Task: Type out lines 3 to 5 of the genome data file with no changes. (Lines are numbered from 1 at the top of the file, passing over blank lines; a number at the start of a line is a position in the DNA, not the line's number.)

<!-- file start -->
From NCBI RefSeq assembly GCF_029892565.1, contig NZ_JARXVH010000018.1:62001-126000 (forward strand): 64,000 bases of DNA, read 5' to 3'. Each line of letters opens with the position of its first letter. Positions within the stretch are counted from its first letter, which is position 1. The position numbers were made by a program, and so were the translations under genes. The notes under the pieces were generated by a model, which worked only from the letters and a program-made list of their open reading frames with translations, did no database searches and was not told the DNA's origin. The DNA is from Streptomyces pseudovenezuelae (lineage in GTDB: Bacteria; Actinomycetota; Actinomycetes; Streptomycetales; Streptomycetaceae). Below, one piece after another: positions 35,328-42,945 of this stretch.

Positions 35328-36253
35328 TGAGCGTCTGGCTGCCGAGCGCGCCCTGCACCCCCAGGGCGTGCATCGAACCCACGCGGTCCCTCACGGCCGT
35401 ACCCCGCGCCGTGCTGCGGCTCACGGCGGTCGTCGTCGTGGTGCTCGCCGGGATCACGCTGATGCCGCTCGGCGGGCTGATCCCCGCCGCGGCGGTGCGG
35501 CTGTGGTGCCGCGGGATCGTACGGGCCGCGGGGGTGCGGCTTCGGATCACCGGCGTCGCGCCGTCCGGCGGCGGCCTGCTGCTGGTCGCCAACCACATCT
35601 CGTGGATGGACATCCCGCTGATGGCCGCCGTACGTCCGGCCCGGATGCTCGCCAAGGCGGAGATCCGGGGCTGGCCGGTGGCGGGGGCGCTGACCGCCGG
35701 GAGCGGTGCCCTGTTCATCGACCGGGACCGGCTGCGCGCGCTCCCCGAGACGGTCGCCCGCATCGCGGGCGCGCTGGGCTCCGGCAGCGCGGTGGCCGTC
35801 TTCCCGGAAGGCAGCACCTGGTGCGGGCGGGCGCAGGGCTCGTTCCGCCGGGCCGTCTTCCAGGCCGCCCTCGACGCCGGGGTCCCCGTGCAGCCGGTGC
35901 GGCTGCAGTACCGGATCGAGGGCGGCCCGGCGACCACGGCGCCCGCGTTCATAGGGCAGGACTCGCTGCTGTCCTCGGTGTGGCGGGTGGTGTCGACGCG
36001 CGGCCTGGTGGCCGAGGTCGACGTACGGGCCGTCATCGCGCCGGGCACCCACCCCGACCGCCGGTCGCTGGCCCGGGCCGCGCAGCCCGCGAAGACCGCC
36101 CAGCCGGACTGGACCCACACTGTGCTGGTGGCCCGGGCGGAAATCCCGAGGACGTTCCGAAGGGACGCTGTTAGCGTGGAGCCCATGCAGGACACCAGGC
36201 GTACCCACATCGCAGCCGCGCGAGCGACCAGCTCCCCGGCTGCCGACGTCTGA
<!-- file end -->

35328 TGAGCGTCTGGCTGCCGAGCGCGCCCTGCACCCCCAGGGCGTGCATCGAACCCACGCGGTCCCTCACGGCCGT
35401 ACCCCGCGCCGTGCTGCGGCTCACGGCGGTCGTCGTCGTGGTGCTCGCCGGGATCACGCTGATGCCGCTCGGCGGGCTGATCCCCGCCGCGGCGGTGCGG
35501 CTGTGGTGCCGCGGGATCGTACGGGCCGCGGGGGTGCGGCTTCGGATCACCGGCGTCGCGCCGTCCGGCGGCGGCCTGCTGCTGGTCGCCAACCACATCT